The invention relates to optical transmission systems with associated optical links.
Tapping of information from connections in different forms of communications networks is a well known problem. Electrical connections radiate magnetic and electrical fields which can be tapped by different means. Optical connections have the advantage that no magnetic and electrical fields which can be recorded occur outside an optical fibre.
In principle, however, an optical connection can be tapped by bending the optical fibre which is utilized for the transmission. Bending results in light in the fibre leaking out, by means of which tapping of information is made possible. In a normal optical transmission link it is necessary for only a small proportion of the light to be tapped in order to achieve unauthorized interception. In British Patent 2060869 and U.S. Pat. No. 4,435,850, the utilization of shot noise for rendering any tapping more difficult and increasing the possibility of discovering said interception is described. The documents describe the application of the shot noise method, on application of the on/off method, for reducing the possibility of illegal tapping of information from an optical fibre.
It is also known to utilize pulse position modulation (PPM) as a modulation method in the transmission of information. However, the method has not been suitable for increasing security against unauthorized interception in an optical link.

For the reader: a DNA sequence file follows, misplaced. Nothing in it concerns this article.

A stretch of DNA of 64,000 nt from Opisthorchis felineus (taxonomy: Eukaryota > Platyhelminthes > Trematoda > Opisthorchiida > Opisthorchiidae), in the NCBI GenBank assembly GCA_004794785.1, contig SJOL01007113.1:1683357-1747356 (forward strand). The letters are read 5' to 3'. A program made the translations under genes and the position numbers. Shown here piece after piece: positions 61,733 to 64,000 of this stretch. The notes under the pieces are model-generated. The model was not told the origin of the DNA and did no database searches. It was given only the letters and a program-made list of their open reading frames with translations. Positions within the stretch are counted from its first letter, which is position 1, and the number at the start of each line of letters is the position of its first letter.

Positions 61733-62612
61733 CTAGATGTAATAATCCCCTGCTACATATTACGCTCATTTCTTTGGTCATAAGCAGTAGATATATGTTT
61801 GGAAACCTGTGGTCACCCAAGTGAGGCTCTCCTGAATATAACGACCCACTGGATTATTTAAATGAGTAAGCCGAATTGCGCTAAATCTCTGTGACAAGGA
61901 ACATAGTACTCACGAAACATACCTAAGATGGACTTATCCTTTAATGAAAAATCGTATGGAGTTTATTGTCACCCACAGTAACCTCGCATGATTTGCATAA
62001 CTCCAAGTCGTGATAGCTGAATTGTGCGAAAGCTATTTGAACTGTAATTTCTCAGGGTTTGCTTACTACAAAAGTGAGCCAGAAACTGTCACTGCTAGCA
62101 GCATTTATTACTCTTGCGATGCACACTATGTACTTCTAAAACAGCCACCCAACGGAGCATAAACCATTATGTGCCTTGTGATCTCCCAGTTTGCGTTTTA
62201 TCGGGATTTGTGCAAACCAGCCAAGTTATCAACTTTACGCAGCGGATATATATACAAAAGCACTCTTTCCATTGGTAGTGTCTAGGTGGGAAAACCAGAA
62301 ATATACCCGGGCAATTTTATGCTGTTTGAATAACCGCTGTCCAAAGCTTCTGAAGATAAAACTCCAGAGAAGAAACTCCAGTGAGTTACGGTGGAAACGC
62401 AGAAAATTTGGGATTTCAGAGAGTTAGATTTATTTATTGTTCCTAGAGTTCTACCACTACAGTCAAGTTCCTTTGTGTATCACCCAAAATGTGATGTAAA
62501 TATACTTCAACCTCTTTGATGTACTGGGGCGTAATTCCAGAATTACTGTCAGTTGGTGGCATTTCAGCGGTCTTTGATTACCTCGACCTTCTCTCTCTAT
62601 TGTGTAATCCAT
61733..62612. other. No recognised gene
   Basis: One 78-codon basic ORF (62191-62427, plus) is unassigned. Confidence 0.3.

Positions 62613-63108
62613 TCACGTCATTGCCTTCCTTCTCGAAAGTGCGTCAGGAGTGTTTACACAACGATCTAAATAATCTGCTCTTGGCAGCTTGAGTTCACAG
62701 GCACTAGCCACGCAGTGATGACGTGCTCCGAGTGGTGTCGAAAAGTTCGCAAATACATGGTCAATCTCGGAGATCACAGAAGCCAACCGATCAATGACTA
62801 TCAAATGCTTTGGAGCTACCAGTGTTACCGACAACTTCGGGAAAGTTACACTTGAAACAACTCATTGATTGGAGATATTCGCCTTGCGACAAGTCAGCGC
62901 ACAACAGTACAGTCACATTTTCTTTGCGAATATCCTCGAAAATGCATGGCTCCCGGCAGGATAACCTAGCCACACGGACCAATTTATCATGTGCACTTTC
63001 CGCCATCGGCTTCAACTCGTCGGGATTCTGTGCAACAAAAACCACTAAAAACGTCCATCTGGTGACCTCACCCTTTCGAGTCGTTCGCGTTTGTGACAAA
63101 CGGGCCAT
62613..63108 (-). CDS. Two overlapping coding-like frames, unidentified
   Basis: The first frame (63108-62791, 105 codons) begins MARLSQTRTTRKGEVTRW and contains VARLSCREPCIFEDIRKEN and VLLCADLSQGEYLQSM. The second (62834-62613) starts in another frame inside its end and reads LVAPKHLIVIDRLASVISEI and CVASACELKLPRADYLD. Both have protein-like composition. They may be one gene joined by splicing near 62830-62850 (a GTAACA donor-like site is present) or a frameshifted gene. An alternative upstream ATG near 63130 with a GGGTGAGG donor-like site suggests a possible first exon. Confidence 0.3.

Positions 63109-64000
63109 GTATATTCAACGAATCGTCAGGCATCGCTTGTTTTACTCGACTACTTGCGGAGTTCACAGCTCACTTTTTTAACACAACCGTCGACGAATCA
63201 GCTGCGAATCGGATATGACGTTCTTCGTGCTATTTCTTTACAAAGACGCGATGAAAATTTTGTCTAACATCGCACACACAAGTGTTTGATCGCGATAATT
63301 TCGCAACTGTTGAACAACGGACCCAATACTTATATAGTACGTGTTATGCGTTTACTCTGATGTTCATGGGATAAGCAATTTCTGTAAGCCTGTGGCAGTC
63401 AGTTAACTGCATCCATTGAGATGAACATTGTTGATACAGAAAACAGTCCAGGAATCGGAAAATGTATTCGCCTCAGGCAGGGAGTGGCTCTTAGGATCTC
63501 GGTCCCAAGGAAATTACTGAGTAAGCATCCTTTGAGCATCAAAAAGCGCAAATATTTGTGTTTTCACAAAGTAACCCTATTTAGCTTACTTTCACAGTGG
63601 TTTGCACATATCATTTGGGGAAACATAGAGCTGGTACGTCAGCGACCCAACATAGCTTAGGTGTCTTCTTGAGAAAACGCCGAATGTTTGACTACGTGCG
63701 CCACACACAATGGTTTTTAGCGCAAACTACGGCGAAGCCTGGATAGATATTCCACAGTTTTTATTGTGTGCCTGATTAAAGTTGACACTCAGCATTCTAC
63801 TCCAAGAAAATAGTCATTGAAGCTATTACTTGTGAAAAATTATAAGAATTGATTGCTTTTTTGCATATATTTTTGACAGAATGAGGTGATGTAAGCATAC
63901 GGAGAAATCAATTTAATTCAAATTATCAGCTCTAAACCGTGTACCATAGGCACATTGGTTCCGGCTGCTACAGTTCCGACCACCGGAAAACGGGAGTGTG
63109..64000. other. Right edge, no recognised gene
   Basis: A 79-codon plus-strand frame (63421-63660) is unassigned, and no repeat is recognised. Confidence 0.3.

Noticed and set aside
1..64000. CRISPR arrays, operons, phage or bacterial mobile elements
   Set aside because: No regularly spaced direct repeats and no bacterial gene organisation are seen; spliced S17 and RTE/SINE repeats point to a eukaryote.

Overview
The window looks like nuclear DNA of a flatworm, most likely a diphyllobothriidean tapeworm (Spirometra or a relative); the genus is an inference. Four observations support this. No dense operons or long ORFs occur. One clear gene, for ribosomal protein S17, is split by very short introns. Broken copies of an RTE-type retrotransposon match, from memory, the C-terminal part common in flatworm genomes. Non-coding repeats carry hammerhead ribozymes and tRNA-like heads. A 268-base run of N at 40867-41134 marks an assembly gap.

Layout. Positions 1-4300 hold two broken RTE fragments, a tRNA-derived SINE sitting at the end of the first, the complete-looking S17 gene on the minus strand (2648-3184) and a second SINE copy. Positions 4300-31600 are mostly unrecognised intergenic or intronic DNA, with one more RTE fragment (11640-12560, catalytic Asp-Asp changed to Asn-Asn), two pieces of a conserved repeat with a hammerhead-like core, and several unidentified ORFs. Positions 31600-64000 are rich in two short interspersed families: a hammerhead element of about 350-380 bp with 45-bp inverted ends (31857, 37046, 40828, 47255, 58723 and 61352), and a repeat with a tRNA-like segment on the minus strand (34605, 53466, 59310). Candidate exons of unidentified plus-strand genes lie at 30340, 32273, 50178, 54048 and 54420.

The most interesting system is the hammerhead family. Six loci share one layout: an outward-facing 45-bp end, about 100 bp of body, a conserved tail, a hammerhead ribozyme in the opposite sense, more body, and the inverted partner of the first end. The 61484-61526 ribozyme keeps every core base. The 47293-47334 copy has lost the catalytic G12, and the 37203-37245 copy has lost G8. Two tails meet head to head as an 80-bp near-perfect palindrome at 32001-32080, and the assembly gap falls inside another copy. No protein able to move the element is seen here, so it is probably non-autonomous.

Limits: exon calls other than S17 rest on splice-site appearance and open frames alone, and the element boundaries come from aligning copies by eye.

Furthermore, an error-detecting code in combination with automatic repeat request is utilized for obtaining a digital link with few transmission errors. This method has not been interconnected with the possibility of increasing the security on an optical link.
Utilization of pulse position modulation is described in, among others, Patent Specifications EP 2102815, EP 102815 and U.S. Pat. No. 4,306,314. Each pulse is located in one of a number of time slots and represents a group of digits. The documents thus provide proposals for more effective utilization of accessible channels in an optical fibre. The question of secrecy in connection with the risks of unauthorized tapping of information from a fibre is not dealt with in the said documents.
To render interception more difficult, encryption of the transmitted signal is used. For encryption to be effective, keys are required which will be handled in a certain manner by the transmitter and receiver. Utilization of encryption and handling of keys in this connection is complicated and requires special equipment for transmitting and receiving. A number of forms of encryption are described in different documents.
There is a need for producing an interception-proof link. There is also a requirement that any interception or attempt at interception will be discovered. To accomplish this, the receiver end, with suitable detection, must be able to determine if unauthorized tapping is occurring on the connection or not. If unauthorized tapping is occurring, the received power will be reduced, for example, by such an amount that this is discovered by the receiver.
Those who want to intercept a connection in an unauthorized manner will be forced to take out such a large proportion of the energy of the signal that the interception is discovered with great probability.